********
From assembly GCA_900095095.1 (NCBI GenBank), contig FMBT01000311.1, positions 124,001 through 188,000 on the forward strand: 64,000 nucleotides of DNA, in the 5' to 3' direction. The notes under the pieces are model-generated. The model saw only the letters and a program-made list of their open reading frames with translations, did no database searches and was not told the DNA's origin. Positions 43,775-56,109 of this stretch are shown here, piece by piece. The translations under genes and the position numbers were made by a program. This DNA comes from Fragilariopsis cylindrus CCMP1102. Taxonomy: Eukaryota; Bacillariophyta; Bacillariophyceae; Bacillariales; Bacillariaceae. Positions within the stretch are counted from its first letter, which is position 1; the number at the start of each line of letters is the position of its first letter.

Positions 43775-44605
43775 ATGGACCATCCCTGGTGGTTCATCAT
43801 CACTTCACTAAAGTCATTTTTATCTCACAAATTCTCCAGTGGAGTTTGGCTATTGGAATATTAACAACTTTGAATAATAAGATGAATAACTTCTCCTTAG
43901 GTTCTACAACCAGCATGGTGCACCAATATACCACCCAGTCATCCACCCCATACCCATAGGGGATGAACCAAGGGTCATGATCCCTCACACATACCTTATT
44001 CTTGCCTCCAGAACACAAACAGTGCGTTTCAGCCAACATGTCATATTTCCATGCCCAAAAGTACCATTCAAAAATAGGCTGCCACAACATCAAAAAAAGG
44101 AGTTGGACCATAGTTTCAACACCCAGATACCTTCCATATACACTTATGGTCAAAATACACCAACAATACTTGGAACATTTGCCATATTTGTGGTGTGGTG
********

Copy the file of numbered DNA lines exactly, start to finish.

From assembly GCA_900095095.1 (NCBI GenBank), contig FMBT01000311.1, positions 124,001 through 188,000 on the forward strand: 64,000 nucleotides of DNA, in the 5' to 3' direction. The notes under the pieces are model-generated. The model saw only the letters and a program-made list of their open reading frames with translations, did no database searches and was not told the DNA's origin. Positions 43,775-56,109 of this stretch are shown here, piece by piece. The translations under genes and the position numbers were made by a program. This DNA comes from Fragilariopsis cylindrus CCMP1102. Taxonomy: Eukaryota; Bacillariophyta; Bacillariophyceae; Bacillariales; Bacillariaceae. Positions within the stretch are counted from its first letter, which is position 1; the number at the start of each line of letters is the position of its first letter.

Positions 43775-44605
43775 ATGGACCATCCCTGGTGGTTCATCAT
43801 CACTTCACTAAAGTCATTTTTATCTCACAAATTCTCCAGTGGAGTTTGGCTATTGGAATATTAACAACTTTGAATAATAAGATGAATAACTTCTCCTTAG
43901 GTTCTACAACCAGCATGGTGCACCAATATACCACCCAGTCATCCACCCCATACCCATAGGGGATGAACCAAGGGTCATGATCCCTCACACATACCTTATT
44001 CTTGCCTCCAGAACACAAACAGTGCGTTTCAGCCAACATGTCATATTTCCATGCCCAAAAGTACCATTCAAAAATAGGCTGCCACAACATCAAAAAAAGG
44101 AGTTGGACCATAGTTTCAACACCCAGATACCTTCCATATACACTTATGGTCAAAATACACCAACAATACTTGGAACATTTGCCATATTTGTGGTGTGGTG